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The Literary Review – Fall 2010

The theme for this is “Refrigerator Mothers: ‘Just happening to defrost enough to produce a child’…and other things we said that we wish we could take back,” and I would recommend it to any writer who is a mother or expecting mother. The issue includes short stories and poems from the perspective of mothers and some from the perspective of the writer thinking back on their mother. “A Good Day,” an essay by Jessie van Eerden, is a moving, detailed look at the seemingly ordinary, everyday aspects of her mother that defined her.

The theme for this is “Refrigerator Mothers: ‘Just happening to defrost enough to produce a child’…and other things we said that we wish we could take back,” and I would recommend it to any writer who is a mother or expecting mother. The issue includes short stories and poems from the perspective of mothers and some from the perspective of the writer thinking back on their mother. “A Good Day,” an essay by Jessie van Eerden, is a moving, detailed look at the seemingly ordinary, everyday aspects of her mother that defined her.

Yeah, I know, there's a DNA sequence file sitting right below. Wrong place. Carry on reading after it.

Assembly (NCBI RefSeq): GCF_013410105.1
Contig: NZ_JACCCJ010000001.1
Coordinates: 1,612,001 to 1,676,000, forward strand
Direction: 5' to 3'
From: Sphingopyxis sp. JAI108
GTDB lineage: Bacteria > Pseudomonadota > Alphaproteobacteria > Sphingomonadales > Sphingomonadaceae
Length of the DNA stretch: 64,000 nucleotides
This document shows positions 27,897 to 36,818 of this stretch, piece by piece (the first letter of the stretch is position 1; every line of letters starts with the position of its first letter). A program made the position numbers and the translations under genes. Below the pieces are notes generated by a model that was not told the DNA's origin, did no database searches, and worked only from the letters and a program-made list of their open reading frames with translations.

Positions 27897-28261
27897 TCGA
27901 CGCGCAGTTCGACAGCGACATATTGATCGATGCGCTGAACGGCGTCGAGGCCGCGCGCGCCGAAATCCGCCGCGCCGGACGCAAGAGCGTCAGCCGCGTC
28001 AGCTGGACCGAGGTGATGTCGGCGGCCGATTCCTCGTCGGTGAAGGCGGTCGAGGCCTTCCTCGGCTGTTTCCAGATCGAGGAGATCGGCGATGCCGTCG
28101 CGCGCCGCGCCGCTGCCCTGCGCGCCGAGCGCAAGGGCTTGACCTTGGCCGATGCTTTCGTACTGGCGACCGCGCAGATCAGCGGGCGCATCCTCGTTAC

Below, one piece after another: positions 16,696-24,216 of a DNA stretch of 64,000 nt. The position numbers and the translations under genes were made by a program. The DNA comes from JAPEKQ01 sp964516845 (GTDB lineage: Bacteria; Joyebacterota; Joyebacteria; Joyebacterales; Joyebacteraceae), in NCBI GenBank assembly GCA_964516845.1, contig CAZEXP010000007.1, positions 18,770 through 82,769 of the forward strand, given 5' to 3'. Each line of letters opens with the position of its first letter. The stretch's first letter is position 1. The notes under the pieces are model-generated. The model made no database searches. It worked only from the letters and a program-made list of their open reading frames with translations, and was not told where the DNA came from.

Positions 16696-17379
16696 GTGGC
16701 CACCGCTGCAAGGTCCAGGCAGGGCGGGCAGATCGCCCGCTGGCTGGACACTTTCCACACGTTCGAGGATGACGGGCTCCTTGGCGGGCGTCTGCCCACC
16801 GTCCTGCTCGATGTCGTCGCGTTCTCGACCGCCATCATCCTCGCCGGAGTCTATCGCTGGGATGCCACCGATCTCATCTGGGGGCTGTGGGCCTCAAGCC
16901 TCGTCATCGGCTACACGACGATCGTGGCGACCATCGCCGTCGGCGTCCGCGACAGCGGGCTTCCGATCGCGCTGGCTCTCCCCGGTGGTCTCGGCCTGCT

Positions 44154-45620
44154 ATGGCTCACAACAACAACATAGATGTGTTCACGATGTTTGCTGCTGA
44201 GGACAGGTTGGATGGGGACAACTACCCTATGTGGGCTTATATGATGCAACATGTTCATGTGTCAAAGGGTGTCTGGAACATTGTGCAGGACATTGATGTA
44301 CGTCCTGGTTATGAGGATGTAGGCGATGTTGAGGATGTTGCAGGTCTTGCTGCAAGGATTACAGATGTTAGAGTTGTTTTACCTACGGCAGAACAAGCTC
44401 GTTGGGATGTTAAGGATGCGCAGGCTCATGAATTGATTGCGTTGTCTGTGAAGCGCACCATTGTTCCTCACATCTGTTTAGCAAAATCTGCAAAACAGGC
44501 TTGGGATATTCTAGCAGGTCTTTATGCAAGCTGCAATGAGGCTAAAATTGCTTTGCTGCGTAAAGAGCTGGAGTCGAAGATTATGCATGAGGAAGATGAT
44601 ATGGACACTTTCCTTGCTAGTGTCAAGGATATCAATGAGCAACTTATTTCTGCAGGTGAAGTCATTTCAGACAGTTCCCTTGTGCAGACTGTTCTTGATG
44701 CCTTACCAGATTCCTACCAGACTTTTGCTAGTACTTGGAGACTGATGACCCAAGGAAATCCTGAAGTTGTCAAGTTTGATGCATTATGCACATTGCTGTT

Susan Rothbard’s work stood out in this issue. Her poems are from the viewpoint of a mother, taking in the sweet, the hard, sometimes bitter aspects of motherhood. Her beautiful poem “Feeding the Birds” describes her and her husband’s new hobby of bird watching, and her fight to keep grackles from the lawn, preferring the “cardinals, / jays, a goldfinch—that yellow most of all.” The poem concludes,

Now the empty suet feeder sways like a hanged
man on the branch where the grackles

had perched, and I watch from the window.
I could not choose my children this way.

Another poem that stands out in this issue is Kelli Russell Agodon’s “She Says What An Amazing Lamp,” a wry look at the mother, the one that everyone knows, who seems to live to make other mothers feel inferior. This mother is the one who “says even breakfast should be / educational, even dinner, even lunch” and says,

stay-at-home moms
are happier, having more sex,
and happier. She highlights happy
with a yellow pen, a sunlamp,
a shimmer.

The issue also includes a few short book reviews, and a conversation between Ceridwen Morris and Jenny Offill on “Is There Anything Literary About Motherhood?”
[www.TheLiteraryReview.org]

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